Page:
The system first determines one or more user attributes for social graph partitioning and indexing. Then the system stores the mapping relationships between the users and the determined user attributes. In order to reduce cache miss rate in the system, the system can store each attribute as a separate index in memory, with the value for user I being held at position I in the indexing. The original user IDs can be completely random or random with some correlation with geographic properties. In other words, the vertices stored in each data shard effectively form a random subgraph of the entire social graph. Now the system reorders the social graph data using alternative user IDs, in order to store data of users with similar attributes close together. The reordering will help reduce the cache miss rate during the group-by, if the rows of data being grouped are closer than in the ordering of the original user IDs.

When the social graph data are ordered and stored based on the original user IDs, a user is assigned to a random data shard which stores the social graph data of the user (random sharding). Random sharding means that as the number of shards grows, the portion of the social graph (subgraph) stored in a particular shard becomes sparser. For example, a social graph can have users who have an average number of 200 friends, and system uses 1024 shards to store the social graph data. The expectation that friends of a user are in the same shard with the user is 200*(1/102[4), which is significantly less than 1.

In that case, there are very few edges remaining in the subgraph. A sparser subgraph with very few edges will not provide any cache improvement even if the system reorder the social graph data within the subgraph. Instead, the system globally reorder the social graph data of users by adopting an alternative user ID scheme for the entire social graph, and storing the social graph data across the data shards based on the numeral sequence of the alternatively user IDs. Even though a user might not have many friends in the same shard, other socially similar users in the shard will have IDs numerally close to the ID of that user.

By reordering the entire social graph based on the structure of the friend relationships, the system takes advantage of that fact that friendships are highly assortative. Social network users tend to be friends with people that are quite similar to these users. Therefore, by adopting an alternative user ID scheme wherein users with similar attributes have close alternative IDs, the system places social graph data of users that are likely to be selected by expensive “group-by” operations close together, in order to minimize the number of cache-misses the system incurs during the group-by operations.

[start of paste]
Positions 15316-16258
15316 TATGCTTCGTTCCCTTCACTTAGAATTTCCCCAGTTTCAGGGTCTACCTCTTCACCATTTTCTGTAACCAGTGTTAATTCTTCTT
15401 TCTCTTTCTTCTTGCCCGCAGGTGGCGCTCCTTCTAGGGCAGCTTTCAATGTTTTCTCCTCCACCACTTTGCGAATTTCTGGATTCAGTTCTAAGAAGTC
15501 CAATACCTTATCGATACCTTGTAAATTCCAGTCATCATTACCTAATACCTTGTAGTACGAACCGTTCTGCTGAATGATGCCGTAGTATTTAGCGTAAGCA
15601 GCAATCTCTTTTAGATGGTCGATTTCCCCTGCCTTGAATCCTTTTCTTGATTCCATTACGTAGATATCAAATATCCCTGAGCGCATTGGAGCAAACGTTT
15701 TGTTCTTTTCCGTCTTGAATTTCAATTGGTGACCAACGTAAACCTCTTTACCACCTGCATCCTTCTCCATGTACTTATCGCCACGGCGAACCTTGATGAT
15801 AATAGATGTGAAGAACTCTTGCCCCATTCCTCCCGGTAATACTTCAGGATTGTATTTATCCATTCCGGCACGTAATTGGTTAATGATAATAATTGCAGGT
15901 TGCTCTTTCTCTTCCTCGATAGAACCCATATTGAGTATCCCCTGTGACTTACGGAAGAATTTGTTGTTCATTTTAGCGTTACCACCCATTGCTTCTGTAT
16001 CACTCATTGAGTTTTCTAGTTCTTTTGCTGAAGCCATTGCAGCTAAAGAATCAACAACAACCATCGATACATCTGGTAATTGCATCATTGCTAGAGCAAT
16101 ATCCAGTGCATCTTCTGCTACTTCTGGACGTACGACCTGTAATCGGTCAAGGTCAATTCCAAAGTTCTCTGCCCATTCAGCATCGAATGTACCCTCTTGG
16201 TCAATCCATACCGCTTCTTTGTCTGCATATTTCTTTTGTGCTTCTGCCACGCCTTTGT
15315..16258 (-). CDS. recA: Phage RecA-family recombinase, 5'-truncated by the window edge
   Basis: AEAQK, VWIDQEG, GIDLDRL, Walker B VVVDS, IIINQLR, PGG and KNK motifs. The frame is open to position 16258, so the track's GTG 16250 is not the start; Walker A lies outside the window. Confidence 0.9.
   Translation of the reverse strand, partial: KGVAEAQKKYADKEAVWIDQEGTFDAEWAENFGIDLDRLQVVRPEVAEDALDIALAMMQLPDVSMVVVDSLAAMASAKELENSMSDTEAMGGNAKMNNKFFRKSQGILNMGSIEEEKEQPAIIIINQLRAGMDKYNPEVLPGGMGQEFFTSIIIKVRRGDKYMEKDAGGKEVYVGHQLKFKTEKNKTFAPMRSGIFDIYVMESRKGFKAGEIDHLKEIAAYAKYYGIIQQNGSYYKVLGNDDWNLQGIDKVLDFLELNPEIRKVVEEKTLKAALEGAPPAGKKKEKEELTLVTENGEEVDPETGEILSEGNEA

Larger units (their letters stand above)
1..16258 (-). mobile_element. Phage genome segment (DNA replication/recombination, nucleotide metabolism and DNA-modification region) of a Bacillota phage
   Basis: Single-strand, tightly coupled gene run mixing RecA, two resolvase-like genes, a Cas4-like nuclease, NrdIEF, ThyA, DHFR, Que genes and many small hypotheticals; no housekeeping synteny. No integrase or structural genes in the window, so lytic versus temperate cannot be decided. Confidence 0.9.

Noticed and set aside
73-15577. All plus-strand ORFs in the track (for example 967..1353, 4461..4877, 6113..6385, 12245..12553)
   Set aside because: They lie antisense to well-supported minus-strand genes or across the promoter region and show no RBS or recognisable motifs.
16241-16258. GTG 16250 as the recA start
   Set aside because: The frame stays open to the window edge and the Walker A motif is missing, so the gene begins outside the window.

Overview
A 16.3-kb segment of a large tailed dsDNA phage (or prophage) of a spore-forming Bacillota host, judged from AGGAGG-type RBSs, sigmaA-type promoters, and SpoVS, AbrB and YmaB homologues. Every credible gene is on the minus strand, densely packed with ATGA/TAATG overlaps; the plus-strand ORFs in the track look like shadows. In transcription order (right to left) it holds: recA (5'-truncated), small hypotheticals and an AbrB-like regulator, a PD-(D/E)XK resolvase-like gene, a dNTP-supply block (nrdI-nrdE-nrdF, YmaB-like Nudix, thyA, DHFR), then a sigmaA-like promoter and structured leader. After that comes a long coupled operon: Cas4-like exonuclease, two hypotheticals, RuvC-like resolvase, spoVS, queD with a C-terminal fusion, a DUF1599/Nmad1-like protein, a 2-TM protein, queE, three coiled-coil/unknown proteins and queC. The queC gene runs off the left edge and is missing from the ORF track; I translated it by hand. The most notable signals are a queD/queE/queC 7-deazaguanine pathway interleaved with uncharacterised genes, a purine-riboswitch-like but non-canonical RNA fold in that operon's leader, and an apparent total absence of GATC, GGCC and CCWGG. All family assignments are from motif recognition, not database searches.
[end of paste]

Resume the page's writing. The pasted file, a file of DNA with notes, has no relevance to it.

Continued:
In one example, queries were performed on a social group ordered by original IDs, the same social group ordered by alternative IDs, and the same social group ordered by alternative IDs generated based on top filter columns (e.g., country, gender, etc.). The query engine performs filters on each column independently. In order words, previous filters' results are not chained into subsequent filters within the same query.

In one example, there is a reasonable 5% improvement in runtime, comparing the social group ordered by original IDs with the same social group ordered by alternative IDs. The level 1, level 2, and level 3 cache miss rates are reduced by 18%, 14% and 30% respectively. In addition, there is a 11% improvement in runtime, comparing the social group ordered by original IDs with the same social group ordered by alternative IDs generated based on top filter columns. The level 1, level 2, and level 3 cache miss rates are reduced by 25%, 30% and 60% respectively.

These results provide several insights. First, because generally the original IDs are randomly assigned, ordering by alternative IDs based on any attribute can improve the performance over the original ordering by the original IDs. Second, the system can further optimize performance of certain operations, by adopting an alternative ID scheme based on attributes that are relevant to these operations. For example, if the goal is to optimize the performance of the group-by operations, the system can adopt an alternative ID scheme based on the attributes of the filter columns of these group-by operations.

In some embodiments, the system can optimize particular operations using the alternative ID scheme. For example, an advertiser is interested in targeting friends of a given audience that includes users who have purchased a product of the advertiser. With the original ordering of social graph data based on random original IDs, the system that performs group-by operations over the friends of the audience will likely hit most (if not all) shards for storing data of the entire social graph and access a potentially random set of cache in each shard. The system will suffer from high latency, since the latency is dictated by the shard with lowest hit rate.

The system can improve by adopting an alternative user ID scheme, which minimizes the average number of partitions any given user has to hit in order to fetch data for all his friends. The system records the shard storage of social graph data based on the alternative user IDs. As the social graph data are no longer stored in shards based on a random sequence, many friend-edges of the social graph reside within a single shard. Therefore, when many queries target friends of a given set of users, the system can directly minimize the cache misses when fetching groups of friends, since they tend to be stored together.